http://biology.plosjournals.org/perl...l.pbio.0030339

    with Rootsi's I1a map

    http://upload.wikimedia.org/wikipedi...HAPLOGROUP.jpg

    there seems to be a real pattern. Coincidence?

    Perhaps R1bs have less resistance to bubonic plague and were resultantly damaged more by the plague than I1as in Scandinavia?

    FTDNA now tests for the CCR5 markers! I put in my order right away. I hope to be able to resist any plague upon my house.

    John
    I haven't heard of bubonic plague being a problem in Finland, so it probably didn't wipe out the R1bs here. I have read that the Black Death was worse in Norway than in Continental Europe. Since Continental Europe has more R1b and less I1a than Norway, I don't believe in that theory.

    Leave a comment:


  • Johnserrat
    replied
    I certainly do not doubt that a large proportion of the population of the germanic tribes has always been R1b. However, I wonder if the bubonic plague had anything to do with the strange prevalence of I1a in certain areas of Scandinavia. Last year a study was published indicating that some europeans and asians have an unusual resistance to HIV and the bubonic plague. The marker tested for was CCR5. If you compare the resistance map found in the following article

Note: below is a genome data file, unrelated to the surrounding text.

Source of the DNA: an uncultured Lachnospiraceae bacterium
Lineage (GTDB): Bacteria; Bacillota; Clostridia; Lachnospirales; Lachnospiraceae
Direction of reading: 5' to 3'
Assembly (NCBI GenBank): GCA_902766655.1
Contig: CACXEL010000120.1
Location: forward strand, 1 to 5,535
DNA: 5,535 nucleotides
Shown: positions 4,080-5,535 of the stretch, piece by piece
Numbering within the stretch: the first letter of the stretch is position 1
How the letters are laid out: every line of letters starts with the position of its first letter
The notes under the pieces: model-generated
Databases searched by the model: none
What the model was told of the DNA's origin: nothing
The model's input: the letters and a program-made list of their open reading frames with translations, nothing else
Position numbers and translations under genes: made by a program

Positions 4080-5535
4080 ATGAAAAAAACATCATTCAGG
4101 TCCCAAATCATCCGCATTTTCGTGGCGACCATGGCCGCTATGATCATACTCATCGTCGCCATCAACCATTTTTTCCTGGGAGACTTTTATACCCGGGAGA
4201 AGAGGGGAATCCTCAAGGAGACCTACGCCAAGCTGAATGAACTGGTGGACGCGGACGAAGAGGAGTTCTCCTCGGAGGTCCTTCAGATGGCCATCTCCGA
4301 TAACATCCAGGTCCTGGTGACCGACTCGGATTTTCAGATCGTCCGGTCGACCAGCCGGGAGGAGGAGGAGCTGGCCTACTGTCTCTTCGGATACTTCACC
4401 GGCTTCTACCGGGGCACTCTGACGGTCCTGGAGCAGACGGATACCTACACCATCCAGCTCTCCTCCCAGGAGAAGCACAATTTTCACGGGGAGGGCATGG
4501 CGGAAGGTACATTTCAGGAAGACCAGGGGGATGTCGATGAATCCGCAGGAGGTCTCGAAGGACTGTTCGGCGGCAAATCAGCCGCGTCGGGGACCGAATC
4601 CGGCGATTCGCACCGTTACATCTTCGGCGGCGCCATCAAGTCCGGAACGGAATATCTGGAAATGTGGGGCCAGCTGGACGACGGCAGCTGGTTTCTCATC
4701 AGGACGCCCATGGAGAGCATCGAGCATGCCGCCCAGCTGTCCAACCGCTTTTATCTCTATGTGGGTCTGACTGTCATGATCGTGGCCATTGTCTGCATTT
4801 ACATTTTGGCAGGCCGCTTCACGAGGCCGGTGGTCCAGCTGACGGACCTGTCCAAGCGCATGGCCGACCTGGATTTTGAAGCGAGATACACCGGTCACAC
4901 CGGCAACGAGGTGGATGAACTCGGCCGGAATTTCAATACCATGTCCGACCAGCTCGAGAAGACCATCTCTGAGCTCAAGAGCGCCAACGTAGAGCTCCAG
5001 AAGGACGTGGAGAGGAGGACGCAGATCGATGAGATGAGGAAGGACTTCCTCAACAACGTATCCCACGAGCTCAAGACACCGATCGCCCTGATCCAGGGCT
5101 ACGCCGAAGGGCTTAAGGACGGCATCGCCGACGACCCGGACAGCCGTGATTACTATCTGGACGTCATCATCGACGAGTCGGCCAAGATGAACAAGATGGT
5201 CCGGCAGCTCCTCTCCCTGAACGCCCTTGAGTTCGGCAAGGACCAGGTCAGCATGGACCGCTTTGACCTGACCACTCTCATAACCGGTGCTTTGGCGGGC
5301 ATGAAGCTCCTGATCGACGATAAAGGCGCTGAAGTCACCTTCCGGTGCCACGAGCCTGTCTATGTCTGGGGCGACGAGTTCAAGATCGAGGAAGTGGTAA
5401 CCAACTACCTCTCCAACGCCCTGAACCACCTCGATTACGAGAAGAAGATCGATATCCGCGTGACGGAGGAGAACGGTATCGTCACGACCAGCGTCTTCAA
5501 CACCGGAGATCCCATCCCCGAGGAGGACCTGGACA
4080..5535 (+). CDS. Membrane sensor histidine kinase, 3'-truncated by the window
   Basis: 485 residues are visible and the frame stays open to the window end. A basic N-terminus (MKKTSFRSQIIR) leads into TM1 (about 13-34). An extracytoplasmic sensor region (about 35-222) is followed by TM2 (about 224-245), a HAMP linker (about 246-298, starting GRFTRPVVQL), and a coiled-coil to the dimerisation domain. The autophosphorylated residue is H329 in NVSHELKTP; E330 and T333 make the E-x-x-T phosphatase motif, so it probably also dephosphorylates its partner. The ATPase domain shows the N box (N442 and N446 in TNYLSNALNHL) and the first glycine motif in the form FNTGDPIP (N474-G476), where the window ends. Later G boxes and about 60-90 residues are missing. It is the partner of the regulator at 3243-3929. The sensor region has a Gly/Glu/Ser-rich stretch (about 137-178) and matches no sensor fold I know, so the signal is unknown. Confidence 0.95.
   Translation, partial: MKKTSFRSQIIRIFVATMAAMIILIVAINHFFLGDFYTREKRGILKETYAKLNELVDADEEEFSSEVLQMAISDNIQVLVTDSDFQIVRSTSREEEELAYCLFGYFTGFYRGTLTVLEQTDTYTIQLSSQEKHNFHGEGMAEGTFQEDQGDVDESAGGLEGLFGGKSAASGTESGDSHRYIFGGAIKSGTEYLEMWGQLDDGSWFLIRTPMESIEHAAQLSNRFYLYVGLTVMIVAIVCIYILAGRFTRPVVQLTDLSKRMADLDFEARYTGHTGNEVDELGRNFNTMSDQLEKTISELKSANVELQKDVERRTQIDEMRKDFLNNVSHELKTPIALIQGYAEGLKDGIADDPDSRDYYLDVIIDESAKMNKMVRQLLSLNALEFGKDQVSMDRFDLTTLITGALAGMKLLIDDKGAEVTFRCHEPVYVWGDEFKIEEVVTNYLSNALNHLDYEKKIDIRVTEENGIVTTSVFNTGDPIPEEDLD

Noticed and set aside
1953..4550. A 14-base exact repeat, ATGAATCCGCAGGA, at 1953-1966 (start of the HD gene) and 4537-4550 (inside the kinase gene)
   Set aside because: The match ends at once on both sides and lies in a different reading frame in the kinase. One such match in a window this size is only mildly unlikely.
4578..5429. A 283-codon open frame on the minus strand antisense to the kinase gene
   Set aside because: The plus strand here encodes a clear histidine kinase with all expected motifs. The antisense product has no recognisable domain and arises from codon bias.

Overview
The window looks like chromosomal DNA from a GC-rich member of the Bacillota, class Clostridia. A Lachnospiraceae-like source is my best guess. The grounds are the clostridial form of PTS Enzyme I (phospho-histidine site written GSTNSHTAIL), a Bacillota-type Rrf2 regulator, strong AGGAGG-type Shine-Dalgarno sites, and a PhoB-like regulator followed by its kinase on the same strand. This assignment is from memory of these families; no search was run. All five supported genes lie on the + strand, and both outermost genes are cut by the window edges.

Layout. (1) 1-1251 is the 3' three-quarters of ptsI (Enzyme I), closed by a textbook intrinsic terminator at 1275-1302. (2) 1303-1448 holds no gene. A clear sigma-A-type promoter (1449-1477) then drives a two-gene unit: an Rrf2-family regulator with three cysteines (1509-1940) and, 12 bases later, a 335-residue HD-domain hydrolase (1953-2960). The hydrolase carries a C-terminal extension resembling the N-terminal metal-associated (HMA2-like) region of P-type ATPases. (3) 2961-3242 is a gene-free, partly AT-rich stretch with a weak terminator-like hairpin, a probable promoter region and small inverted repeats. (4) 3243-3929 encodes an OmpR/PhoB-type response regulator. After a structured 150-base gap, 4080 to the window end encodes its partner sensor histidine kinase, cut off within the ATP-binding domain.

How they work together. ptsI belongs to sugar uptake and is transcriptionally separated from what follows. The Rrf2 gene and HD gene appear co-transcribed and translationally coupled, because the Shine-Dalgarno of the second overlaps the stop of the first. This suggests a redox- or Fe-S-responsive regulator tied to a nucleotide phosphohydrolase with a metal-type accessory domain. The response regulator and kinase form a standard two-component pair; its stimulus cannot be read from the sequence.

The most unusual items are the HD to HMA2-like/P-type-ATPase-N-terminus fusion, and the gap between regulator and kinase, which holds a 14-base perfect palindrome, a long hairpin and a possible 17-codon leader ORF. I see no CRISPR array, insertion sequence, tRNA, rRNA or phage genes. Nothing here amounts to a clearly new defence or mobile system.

http://biology.plosjournals.org/perl...l.pbio.0030339

    with Rootsi's I1a map

    http://upload.wikimedia.org/wikipedi...HAPLOGROUP.jpg

    there seems to be a real pattern. Coincidence?

    Perhaps R1bs have less resistance to bubonic plague and were resultantly damaged more by the plague than I1as in Scandinavia?

    FTDNA now tests for the CCR5 markers! I put in my order right away. I hope to be able to resist any plague upon my house.

    John

    Leave a comment:


  • Stevo
    replied
    Originally posted by Noaide